When Tanya Pleshakova found a picture of an Aeroflot plane in her Russian textbook, she took up the issue with her first grade teacher. “What do you mean Aeroflot?!” Tanya demanded. “It should read Transaero instead!”
Clearly Olga Pleshakova, Tanya’s mother and general director of Transaero, has been working on her company’s brand awareness—both in her family and nationwide. In fact, Pleshakova admits to being very ambitious about building the Transaero brand. “I think there is Aeroflot, and then there is us ... In terms of business ideology and philosophy, our company has always been first in everything: service, advertising, code-sharing, introduction of a frequent flier program.”
In 1983, Pleshakova enrolled in the Moscow Institute of Aviation (MAI), she said, “in search of the romance of aviation, sincerely believing that one must create great winged machines.” She wrote her diploma on a rather ambitious yet secret topic—how best to defend the Soviet Far East from enemy cruise missiles.
Yet life made Pleshakova switch to civil aviation. Her husband, Alexander Pleshakov, founder of Transaero, brought her into his business in 1992 because he needed someone to deal with improving the airline’s service. Pleshakova remade the company’s image from a clean slate, bettering everything from the cutlery and drinks to the air hostesses’ uniforms. She then steadily climbed the corporate ladder: from senior specialist to first deputy general director.
In May 2001, Olga became general director of Transaero, the first woman to take on such a post in the Russian airline industry. In late 2001 she was included in the prestigious list of Russia’s top 1000 managers, which was compiled by the Association of Russian Managers and published in Kommersant daily.
Last November, Transaero celebrated its 10th anniversary of operation. Today, the company operates six Boeing-737s (all leased), and owns an IL-86. In 2000, Transaero carried 430,000 passengers and posted a R280 million ($9.56 million) profit. The results of 2001 were, Pleshakova admitted, “not so brilliant … We would like it to be better, but still, we carried 400,000 passengers, earned some profit and preserved the regularity of our flights ... Unfortunately, we were forced to return the Airbus-310 we had leased in December 2000, as the plane was too costly, especially after the September 11 crisis in aviation.”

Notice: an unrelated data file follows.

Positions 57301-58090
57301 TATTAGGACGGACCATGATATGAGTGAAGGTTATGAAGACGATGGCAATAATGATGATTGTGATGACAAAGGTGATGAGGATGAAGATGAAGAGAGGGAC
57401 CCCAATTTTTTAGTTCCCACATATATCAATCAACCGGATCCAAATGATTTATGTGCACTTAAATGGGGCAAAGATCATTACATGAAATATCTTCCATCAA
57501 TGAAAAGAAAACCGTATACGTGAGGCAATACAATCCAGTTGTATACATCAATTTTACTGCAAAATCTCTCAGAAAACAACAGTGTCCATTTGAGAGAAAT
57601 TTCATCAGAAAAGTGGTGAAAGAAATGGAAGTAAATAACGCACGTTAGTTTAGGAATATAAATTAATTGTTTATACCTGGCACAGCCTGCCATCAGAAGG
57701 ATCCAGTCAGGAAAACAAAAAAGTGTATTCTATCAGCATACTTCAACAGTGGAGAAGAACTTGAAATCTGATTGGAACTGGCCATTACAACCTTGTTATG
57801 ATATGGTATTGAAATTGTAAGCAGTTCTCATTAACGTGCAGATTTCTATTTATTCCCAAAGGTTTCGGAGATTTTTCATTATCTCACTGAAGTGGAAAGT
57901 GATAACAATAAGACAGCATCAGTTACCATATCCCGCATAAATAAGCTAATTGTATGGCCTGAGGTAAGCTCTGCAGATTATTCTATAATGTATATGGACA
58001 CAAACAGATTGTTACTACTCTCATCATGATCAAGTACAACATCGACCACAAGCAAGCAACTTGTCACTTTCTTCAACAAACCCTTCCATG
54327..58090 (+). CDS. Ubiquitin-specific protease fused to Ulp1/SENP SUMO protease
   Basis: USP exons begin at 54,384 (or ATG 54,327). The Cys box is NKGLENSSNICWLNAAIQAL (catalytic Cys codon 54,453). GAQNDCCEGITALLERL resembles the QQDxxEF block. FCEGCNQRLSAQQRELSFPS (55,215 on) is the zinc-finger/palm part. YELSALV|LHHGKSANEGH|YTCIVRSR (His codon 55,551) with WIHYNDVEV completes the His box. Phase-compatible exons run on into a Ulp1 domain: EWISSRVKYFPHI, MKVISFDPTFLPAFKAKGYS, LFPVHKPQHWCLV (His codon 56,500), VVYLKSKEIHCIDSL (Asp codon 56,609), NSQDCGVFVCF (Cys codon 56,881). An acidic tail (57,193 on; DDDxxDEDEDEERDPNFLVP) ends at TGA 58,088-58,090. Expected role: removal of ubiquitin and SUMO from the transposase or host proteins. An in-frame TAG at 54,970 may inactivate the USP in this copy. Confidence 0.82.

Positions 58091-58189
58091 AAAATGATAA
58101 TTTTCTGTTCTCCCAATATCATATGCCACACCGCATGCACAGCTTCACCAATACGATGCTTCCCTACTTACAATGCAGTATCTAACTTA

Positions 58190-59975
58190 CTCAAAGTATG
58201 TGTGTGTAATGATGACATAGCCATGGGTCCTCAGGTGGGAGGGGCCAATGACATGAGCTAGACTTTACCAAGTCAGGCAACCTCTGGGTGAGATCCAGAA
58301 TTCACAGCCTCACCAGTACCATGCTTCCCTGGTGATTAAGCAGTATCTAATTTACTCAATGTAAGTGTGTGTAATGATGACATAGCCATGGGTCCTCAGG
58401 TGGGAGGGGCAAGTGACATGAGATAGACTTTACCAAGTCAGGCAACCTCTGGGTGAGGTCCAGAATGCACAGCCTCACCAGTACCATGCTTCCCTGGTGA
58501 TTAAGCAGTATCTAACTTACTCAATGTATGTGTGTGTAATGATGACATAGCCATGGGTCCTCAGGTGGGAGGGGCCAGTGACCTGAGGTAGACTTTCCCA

Today the company’s main strategy is to replenish its fleet of mid-range planes, because all of Transaero’s routes entail less than four-and-a-half hours of flight time. The company is focusing on building its network in CIS countries, especially to and from such profitable destinations as Ukraine and Kazakhstan (where Transaero controls 70% of the market. The company also offers international flights to Strasbourg, London, Frankfurt, Israel and Cyprus.
“For three years we flew to Los Angeles in the US and even had plans to open New York and Chicago routes. But, we closed L.A. after the 1998 financial crisis in Russia, as we could not financially serve long-range planes. Thank you, Mr. Kirienko! He freed us from headaches and illusions.”
From her spacious office on Paveletskaya Plaza, Pleshakova manages some 800 employees. She said that her dream for the next decade is for Transaero to secure “a very stable financial situation with a reasonably-sized fleet and reasonable routes, without too much gigantomania. I want a planned, smooth development without crisis ... For 2002, we hope for a 10-15% increase both financially and in terms of passenger trips.” She also hopes the company will capitalize on last year’s relocation from Sheremetevo-I to Domodedovo airport. “Hard though it was,” she said, “I am convinced it will be good for us in the long term. This airport fits much better into our type of business approach. Plus, we had to part with Aeroflot airport-wise; historically, it was bound to happen.”
Mother of two daughters, Pleshakova confessed that she never had to fight for her rights, and has always luckily combined her motherly duties with her studies and career. “I never even took a maternity leave,” she said, recalling how she gave birth to her first daughter while still studying at the institute. “She was born during my exam session, on December 26, 1986—right after the exam in Communist Party history. I guess the child in me couldn’t bear this topic. On January 2, I was already taking my next exam in radioelectronics.”
Her first child, Tanya, is now studying at a preparatory school under the Financial Academy and wants to do a research project on an airline company. Her younger daughter, Natalia, dreams of becoming an air hostess. “I am not telling her as yet how hard a profession it is,” Pleshakova said. “But, of course, it feels good when children are interested in what their parents are doing.”
Russian Life is a 29-year-young, award-winning publishing house that creates a bimonthly magazine, books, maps, and other products for Russophiles the world over.
PO Box 567
Montpelier VT 05601-0567